Preferably, the polymer material of the present invention comprises at least 50% by weight of hydrophilic polymer(s), and between 5 and 50% by weight of neutralising chemical(s).

The polymer material may also include other components such as colouring agents, fragrance enhancers, processing aids, flame retardants, heat stabilisers, insecticides, smell-adsorbants such as carbon, antimicrobial agents such as silver ions, etc.

According to another aspect of the present invention, there is provided a process for providing a polymer material comprising the step of:

blending as a first component one or more hydrophilic polymers and as a second component one or more neutralising chemicals, in the complete or substantial absence of water.

Preferably, the process is carried out at a raised temperature, more preferably at least above 80° C., and more preferably above 100° C.

Preferably, the process is carried out by melt blending the components.

Preferably, the blending on the components is carried out by extrusion. The extrusion provides extrusion compounding, which could use a single or twin screw extruder. One or more of the components could be pumped or similarly added onto the extruder.

Preferably, the process is carried out above the melting temperatures of the components.

Preferably, at least part of the blending of the components is shear mixing, preferably under pressure not exceeding 10,000 psi.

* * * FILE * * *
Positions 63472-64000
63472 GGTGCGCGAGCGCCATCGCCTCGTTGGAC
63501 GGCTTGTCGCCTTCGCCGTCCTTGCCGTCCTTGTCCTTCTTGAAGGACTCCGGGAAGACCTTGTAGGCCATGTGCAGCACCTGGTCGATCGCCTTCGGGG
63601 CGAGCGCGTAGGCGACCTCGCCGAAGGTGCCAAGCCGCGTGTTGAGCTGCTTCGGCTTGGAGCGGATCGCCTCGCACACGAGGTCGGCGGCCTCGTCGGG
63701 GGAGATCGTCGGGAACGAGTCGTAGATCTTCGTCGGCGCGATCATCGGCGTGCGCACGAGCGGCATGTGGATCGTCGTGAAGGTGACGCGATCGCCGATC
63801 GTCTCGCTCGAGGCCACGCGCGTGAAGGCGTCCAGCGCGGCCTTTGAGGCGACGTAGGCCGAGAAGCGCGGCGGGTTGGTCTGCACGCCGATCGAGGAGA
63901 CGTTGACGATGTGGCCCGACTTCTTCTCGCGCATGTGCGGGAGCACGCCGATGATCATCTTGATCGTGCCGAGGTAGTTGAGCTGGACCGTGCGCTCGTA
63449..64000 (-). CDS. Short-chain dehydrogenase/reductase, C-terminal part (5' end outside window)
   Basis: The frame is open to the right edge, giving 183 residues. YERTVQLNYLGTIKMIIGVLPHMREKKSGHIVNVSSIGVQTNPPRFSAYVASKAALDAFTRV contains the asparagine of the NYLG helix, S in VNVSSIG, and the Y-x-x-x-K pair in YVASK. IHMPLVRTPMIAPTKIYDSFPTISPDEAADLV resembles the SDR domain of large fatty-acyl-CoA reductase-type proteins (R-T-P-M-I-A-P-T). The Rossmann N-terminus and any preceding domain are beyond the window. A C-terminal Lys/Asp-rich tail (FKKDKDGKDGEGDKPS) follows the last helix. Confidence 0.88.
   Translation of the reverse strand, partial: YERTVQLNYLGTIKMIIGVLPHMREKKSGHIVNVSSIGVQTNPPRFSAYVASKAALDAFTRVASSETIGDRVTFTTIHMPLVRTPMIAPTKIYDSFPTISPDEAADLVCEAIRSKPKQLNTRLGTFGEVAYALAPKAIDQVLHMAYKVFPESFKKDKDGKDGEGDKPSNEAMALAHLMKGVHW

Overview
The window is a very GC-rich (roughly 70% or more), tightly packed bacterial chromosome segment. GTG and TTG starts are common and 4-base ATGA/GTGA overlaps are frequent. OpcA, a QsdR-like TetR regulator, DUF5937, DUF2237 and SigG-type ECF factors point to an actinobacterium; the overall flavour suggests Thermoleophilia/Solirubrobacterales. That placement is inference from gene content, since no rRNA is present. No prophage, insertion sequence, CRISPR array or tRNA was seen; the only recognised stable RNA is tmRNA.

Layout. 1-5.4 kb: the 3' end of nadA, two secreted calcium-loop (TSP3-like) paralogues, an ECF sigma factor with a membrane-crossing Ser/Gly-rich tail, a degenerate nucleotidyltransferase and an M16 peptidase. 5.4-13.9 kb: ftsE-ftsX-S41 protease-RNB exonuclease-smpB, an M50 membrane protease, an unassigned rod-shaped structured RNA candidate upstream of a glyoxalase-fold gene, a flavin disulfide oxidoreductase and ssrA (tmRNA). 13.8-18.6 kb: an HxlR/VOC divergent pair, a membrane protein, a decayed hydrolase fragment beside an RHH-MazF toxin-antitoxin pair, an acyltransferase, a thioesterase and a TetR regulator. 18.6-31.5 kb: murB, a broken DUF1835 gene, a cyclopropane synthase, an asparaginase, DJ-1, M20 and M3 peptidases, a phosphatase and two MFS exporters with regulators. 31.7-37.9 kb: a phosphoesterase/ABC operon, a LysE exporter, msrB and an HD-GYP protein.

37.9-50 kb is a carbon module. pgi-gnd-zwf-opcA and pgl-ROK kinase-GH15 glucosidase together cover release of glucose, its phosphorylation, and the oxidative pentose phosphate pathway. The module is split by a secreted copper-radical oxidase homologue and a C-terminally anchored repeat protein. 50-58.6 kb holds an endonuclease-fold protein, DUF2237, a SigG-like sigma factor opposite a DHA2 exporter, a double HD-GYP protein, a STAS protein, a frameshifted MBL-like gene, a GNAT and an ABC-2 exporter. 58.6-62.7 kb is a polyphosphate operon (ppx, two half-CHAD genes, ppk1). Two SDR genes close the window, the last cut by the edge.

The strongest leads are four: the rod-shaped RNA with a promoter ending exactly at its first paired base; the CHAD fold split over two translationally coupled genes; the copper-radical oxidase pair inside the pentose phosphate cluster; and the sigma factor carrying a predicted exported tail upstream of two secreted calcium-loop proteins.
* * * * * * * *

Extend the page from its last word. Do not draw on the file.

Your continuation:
According to a third aspect of the present invention, there is provided a polymer material whenever prepared by a process as herein described.

Compared with the manufacturing techniques described in WO03/062321 to manufacture pepgel, the present invention provides a simple blending process which can be carried out by conventional equipment without alteration or adaptation. In particular, the present invention provides a simple extrusion blending process, which inherently provides raised temperatures needed to reduce the viscosity of, preferably to melt, the components, so as to allow their easy blending and mixing in the extrusion process, and the immediate provision of a prepared material.

The present invention provides a material which combines the neutralising aspects required for a chemically resistant material such as for use in a chemical or biological hazard protection suit, while still having the breathable qualities provided by the hydrophilic polymer.